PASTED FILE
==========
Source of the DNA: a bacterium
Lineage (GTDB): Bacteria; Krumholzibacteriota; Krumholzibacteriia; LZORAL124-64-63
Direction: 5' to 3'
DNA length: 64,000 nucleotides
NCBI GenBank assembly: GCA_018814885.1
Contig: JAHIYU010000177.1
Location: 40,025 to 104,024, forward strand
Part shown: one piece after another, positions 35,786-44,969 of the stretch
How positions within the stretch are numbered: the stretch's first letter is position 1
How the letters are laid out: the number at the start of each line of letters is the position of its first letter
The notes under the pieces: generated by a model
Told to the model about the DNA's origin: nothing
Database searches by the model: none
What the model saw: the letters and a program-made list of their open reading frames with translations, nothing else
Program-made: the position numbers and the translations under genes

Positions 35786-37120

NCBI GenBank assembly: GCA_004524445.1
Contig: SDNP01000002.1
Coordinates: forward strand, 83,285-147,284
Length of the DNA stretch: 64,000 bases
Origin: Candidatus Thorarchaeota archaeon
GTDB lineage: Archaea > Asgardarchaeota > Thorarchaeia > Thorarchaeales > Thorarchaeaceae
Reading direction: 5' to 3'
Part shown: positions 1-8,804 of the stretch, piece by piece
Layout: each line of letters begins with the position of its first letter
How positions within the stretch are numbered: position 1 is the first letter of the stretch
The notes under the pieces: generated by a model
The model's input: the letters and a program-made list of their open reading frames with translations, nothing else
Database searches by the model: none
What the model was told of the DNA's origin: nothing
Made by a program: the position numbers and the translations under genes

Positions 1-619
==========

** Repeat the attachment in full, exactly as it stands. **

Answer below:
Source of the DNA: a bacterium
Lineage (GTDB): Bacteria; Krumholzibacteriota; Krumholzibacteriia; LZORAL124-64-63
Direction: 5' to 3'
DNA length: 64,000 nucleotides
NCBI GenBank assembly: GCA_018814885.1
Contig: JAHIYU010000177.1
Location: 40,025 to 104,024, forward strand
Part shown: one piece after another, positions 35,786-44,969 of the stretch
How positions within the stretch are numbered: the stretch's first letter is position 1
How the letters are laid out: the number at the start of each line of letters is the position of its first letter
The notes under the pieces: generated by a model
Told to the model about the DNA's origin: nothing
Database searches by the model: none
What the model saw: the letters and a program-made list of their open reading frames with translations, nothing else
Program-made: the position numbers and the translations under genes

Positions 35786-37120

NCBI GenBank assembly: GCA_004524445.1
Contig: SDNP01000002.1
Coordinates: forward strand, 83,285-147,284
Length of the DNA stretch: 64,000 bases
Origin: Candidatus Thorarchaeota archaeon
GTDB lineage: Archaea > Asgardarchaeota > Thorarchaeia > Thorarchaeales > Thorarchaeaceae
Reading direction: 5' to 3'
Part shown: positions 1-8,804 of the stretch, piece by piece
Layout: each line of letters begins with the position of its first letter
How positions within the stretch are numbered: position 1 is the first letter of the stretch
The notes under the pieces: generated by a model
The model's input: the letters and a program-made list of their open reading frames with translations, nothing else
Database searches by the model: none
What the model was told of the DNA's origin: nothing
Made by a program: the position numbers and the translations under genes

Positions 1-619